Northern Black Soldiers
Also known as Yankee black soldiers or colored troops, a northern black soldier fought during the Civil War (1861-1865) for the Union. The Union was fighting to stop the expansion of slavery against the Confederacy who wanted to continue slavery and Northern black soldiers fought to free their brethren and abolish slavery.
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Background
The Civil War has always been portrayed as a white mans fight, but that is not entirely true. Black soldiers took part in the war, though little is known about them. At the start of the Civil War in 1861 black free men were not allowed to join the Union Army, though some did anyway. Racism was still rampant in the North and the blacks were told there was no place for them in the conflict. Blacks were allowed in the Navy, however, because they had been working on naval vessels long before the war. Then in 1863 the Union found themselves short of troops and President Abraham Lincoln officially began allowing black men to enlist. If there were objections to allowing blacks in the army it was noted that it was better for a black soldier to die than a white soldier. President Lincoln himself said that "whatever Negroes could be got to do as soldiers leaves just so much less for white soldiers to do." There were around 170,000 black Union soldiers during the Civil War. They made up an estimated 11 percent of the Union Army and 25 percent of the Navy. The Union Army also had 14 black chaplains. Three thousand black soldiers died during the Civil War both on the battlefield and in POW camps. In the end, the U.S. ignored the black soldiers sacrifice and in the North and South patriotism grew and rejected the pride of the black soldiers who died for the nation.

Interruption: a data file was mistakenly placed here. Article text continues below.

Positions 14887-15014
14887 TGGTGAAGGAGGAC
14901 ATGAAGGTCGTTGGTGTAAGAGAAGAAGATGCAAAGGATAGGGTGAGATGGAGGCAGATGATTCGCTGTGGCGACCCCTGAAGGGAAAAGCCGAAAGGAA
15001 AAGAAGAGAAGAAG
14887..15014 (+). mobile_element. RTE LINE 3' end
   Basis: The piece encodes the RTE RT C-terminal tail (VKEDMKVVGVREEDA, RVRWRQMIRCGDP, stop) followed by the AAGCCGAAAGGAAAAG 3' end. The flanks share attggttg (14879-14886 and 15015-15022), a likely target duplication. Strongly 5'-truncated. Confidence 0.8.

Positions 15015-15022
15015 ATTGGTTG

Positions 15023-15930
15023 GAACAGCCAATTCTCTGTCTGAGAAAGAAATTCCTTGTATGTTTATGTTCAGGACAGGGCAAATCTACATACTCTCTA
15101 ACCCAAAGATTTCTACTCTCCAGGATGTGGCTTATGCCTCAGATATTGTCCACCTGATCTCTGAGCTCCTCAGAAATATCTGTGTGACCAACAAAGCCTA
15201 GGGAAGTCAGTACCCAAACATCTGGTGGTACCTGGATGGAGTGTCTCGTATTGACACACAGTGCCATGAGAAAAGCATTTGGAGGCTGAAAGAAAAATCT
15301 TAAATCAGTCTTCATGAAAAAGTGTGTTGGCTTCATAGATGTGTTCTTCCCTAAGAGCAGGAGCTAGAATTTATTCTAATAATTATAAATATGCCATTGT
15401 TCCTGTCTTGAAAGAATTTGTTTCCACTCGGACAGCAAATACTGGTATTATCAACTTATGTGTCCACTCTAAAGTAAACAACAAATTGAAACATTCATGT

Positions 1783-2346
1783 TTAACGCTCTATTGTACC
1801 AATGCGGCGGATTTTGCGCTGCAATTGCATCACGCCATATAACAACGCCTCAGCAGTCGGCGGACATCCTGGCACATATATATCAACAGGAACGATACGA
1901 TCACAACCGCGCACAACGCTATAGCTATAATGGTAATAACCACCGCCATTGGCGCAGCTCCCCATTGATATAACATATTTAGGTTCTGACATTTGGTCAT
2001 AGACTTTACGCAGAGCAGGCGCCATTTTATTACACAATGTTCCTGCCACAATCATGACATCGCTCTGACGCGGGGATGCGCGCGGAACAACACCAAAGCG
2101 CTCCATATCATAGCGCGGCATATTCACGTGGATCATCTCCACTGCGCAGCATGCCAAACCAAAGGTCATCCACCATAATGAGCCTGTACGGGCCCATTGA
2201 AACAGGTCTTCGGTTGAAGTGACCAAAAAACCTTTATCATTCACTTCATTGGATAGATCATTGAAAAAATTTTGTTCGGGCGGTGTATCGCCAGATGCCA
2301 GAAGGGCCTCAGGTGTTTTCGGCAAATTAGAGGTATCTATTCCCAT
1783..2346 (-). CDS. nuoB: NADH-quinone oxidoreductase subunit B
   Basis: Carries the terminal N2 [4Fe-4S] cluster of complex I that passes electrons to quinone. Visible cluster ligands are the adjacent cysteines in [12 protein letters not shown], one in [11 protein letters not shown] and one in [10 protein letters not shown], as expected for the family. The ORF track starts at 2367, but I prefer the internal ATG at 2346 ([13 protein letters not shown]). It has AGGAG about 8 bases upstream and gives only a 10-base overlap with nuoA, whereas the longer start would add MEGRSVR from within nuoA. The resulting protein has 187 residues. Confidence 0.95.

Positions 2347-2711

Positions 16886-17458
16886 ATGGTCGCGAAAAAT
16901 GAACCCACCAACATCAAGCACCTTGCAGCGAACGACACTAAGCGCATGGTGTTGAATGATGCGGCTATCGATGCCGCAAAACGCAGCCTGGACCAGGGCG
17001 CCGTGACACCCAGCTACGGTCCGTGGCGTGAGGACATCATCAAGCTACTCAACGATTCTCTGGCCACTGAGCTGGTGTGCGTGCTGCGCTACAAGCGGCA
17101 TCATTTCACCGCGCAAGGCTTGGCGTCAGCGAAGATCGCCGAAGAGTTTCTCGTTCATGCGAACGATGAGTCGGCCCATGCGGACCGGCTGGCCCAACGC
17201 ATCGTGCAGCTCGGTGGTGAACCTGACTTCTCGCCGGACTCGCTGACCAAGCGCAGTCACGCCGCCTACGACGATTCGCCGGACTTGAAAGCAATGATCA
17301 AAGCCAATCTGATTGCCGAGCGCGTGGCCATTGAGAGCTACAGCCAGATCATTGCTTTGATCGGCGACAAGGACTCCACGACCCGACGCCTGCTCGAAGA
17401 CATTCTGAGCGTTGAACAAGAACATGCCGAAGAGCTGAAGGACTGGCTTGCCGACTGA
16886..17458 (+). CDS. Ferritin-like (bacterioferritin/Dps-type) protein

Black Soldiers Army Life
In the Union Army black soldiers had the same tents and camp layout as the white soldiers. Black soldiers, however, were not paid the same as white soldiers. They received only $7 a month in wages compared to the white soldiers who received $13 a month plus clothing. The first Negro leader of a Union Army regiment Frederick Douglass asked President Lincoln for the reason why black soldiers were payed less than the whites. President Lincoln skirted around the question claiming that Negroes should be glad to serve at all since they had more to fight for than any of the white men. In June of 1864 Congress finally passed an act that equalized the pay of black and white soldiers. Black soldiers were also often given weapons that were of lower quality and they usually had to do the hard manual labor while the white men fought in the field.
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This picture illustrates the white officer over the black soldiers.

Black soldiers were never promoted in the army the same as the whites and the Massachusettes 54th and 55th regiment is just one example of a regiment that would only accept white soldiers. It was said by the South that Northern black soldiers lacked the education and reading skills it took to lead a regiment. By the end of the war only 1 in 2000 blacks ever received officer rank and only then by becoming an army chaplain or doctor. Although unequal in some ways, black soldiers "felt the full responsibility of their mission [and] they were in the South to do, to dare and to die," according to Alexander Newton a soldier who fought with a black regiment based out of Connecticut. In fact, 13 black soldiers were awarded the Medal of Honor for their valor in a battle at Chaffin's Farm, Virginia and many black soldiers are buried in national cemeteries. General Butler, an officer of colored troops he deemed heroic, created a special medal for the black soldiers as a reward. The medals were not officially recognized by the U.S. Army and the 300 troops who received them were not allowed to wear them on their uniform.
Obverse, US Civil War Medal (Smithsonian Institution)